You can tell this almost immediately by the dramatic device of a writer (presumably playing Theodore White) interviewing Jackie. Such a device should ONLY be used to tie together a long sprawling story, and even then it should be avoided where possible because it’s been done so many times before. This device works just fine in a classic movie like Herman Jacob Mankiewicz’s and Orson Wells’s “Citizen Kane” script or in a biography movie like “Chaplin,” starring Robert Downey, Jr. But those screenplays cover a timeline of events spanning nearly the entire lives of their main characters. In Jackie, the “story” appears to cover only a week, with some flashbacks thrown in. So, “Jackie” is off to a poor start from the get-go.

I should also point out that there’s lots of material for a story about Jackie that could be made, so there’s no excuse for a lack of a genuine story even if the moviemakers wanted to focus solely on the human side of Jackie’s life. For example, in the years leading up to the JFK assassination, JFK had engaged in several affairs unknown by the public at that time. But, ironically, in the last year of his life, he became closer to Jackie than at any time during his presidency. This was because Jackie was pregnant and Patrick was supposed to be born in September 1963. Tragically, Patrick was born by emergency caesarean section about 5 weeks prematurely and ultimately died in early August 1963, a little more than 3 months before JFK was murdered in Dallas. This time period leading up to the assassination would make for good dramatic material.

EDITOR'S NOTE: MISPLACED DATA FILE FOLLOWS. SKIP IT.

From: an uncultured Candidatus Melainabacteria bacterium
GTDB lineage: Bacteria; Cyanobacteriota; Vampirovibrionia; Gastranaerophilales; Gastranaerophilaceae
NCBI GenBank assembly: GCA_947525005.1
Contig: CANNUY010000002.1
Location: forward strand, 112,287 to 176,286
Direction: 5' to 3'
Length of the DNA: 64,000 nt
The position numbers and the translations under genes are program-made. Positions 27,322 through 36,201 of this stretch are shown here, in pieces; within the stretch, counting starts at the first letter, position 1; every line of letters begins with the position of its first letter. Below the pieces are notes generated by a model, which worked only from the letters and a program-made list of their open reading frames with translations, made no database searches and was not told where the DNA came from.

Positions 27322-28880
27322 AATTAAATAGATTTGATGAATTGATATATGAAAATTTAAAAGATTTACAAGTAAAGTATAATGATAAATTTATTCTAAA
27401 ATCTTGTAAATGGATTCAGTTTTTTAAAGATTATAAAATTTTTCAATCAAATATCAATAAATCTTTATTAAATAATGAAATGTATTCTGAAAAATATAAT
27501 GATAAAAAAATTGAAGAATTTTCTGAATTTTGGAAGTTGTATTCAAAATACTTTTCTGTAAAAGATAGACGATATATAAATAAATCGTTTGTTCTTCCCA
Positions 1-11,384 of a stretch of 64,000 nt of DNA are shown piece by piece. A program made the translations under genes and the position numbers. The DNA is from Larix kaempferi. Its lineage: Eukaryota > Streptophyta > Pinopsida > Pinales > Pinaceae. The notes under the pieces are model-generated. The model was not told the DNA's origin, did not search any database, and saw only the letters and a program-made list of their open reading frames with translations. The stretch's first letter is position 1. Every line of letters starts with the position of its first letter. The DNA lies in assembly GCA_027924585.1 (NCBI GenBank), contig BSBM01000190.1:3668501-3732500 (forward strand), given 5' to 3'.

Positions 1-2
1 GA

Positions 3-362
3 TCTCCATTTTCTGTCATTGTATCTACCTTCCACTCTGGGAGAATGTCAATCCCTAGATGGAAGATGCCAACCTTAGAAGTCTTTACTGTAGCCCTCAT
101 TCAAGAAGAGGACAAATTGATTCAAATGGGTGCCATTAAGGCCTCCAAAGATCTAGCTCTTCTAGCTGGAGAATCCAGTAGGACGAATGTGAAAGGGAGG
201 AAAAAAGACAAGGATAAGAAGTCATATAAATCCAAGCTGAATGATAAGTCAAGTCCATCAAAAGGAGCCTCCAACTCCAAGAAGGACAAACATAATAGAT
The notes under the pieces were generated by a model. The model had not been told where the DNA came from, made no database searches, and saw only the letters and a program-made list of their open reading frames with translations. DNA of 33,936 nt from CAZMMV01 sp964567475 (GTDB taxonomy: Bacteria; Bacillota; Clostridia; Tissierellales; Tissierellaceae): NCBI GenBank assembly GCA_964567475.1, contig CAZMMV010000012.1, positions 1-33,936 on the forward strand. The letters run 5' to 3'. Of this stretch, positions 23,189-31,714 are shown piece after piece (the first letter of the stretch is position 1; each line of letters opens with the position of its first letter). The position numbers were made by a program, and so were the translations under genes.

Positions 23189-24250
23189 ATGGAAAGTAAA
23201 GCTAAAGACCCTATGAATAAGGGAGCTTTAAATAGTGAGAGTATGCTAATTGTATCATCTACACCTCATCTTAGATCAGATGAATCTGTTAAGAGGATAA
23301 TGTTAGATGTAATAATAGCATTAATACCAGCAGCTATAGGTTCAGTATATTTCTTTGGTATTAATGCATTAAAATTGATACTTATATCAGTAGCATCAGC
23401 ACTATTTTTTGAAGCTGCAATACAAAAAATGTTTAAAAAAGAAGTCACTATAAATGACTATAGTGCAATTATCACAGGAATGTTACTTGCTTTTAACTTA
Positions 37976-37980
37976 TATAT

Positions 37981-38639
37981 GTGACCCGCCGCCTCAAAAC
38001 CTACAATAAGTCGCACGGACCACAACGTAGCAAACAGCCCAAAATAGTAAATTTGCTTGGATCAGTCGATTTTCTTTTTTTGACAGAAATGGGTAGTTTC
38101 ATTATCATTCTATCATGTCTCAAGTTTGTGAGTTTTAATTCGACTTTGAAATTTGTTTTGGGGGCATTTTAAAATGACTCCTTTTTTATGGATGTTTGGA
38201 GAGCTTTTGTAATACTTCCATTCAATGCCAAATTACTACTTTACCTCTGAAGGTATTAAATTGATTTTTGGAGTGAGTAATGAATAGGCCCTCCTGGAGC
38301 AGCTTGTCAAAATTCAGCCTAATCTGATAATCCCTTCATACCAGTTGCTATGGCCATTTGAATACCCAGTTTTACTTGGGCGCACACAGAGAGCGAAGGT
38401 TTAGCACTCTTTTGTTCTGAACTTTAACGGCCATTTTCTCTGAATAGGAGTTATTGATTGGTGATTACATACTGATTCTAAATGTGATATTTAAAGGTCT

As for critics “raving” over “Jackie” as a signal to run the other way, that’s hardly a strong indicator unless we know WHY they are raving over a movie. Critics are also raving over La La Land, so that doesn’t tell us that the movie must be bad. If critics are, in fact, raving over “Jackie,” that could be for several diverse reasons. Maybe they were captivated by Natalie Portman’s performance. But maybe they were also relieved that the movie didn’t really touch on any political hot buttons and, instead, stuck to the “official” story. Critics don’t automatically give the thumbs-up just because some parts of the JFK story are told. The 2011 TV miniseries JFK did not generally get good reviews, even with some pretty solid acting by Greg Kinnear as JFK and Katie Holmes as Jackie.